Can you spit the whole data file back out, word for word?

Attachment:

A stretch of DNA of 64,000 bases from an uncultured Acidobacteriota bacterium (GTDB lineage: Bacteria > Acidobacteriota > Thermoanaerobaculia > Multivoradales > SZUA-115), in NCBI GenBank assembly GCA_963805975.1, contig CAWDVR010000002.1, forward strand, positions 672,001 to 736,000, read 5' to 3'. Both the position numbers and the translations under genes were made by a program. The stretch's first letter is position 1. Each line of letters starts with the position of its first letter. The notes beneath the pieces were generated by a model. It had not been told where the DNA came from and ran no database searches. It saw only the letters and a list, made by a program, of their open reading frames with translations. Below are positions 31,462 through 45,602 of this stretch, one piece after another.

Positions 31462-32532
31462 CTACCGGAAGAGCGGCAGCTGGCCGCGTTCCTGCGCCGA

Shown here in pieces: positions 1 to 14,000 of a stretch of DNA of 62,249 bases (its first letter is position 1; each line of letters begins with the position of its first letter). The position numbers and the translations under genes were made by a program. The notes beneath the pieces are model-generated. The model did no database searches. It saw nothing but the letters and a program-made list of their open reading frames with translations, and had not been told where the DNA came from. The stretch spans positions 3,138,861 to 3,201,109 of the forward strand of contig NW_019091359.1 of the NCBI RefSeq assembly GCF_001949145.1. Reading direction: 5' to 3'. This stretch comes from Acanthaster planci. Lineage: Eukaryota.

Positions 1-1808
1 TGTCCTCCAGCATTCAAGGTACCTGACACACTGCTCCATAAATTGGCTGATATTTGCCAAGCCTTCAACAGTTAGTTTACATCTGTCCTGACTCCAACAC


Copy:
A stretch of DNA of 64,000 bases from an uncultured Acidobacteriota bacterium (GTDB lineage: Bacteria > Acidobacteriota > Thermoanaerobaculia > Multivoradales > SZUA-115), in NCBI GenBank assembly GCA_963805975.1, contig CAWDVR010000002.1, forward strand, positions 672,001 to 736,000, read 5' to 3'. Both the position numbers and the translations under genes were made by a program. The stretch's first letter is position 1. Each line of letters starts with the position of its first letter. The notes beneath the pieces were generated by a model. It had not been told where the DNA came from and ran no database searches. It saw only the letters and a list, made by a program, of their open reading frames with translations. Below are positions 31,462 through 45,602 of this stretch, one piece after another.

Positions 31462-32532
31462 CTACCGGAAGAGCGGCAGCTGGCCGCGTTCCTGCGCCGA

Shown here in pieces: positions 1 to 14,000 of a stretch of DNA of 62,249 bases (its first letter is position 1; each line of letters begins with the position of its first letter). The position numbers and the translations under genes were made by a program. The notes beneath the pieces are model-generated. The model did no database searches. It saw nothing but the letters and a program-made list of their open reading frames with translations, and had not been told where the DNA came from. The stretch spans positions 3,138,861 to 3,201,109 of the forward strand of contig NW_019091359.1 of the NCBI RefSeq assembly GCF_001949145.1. Reading direction: 5' to 3'. This stretch comes from Acanthaster planci. Lineage: Eukaryota.

Positions 1-1808
1 TGTCCTCCAGCATTCAAGGTACCTGACACACTGCTCCATAAATTGGCTGATATTTGCCAAGCCTTCAACAGTTAGTTTACATCTGTCCTGACTCCAACAC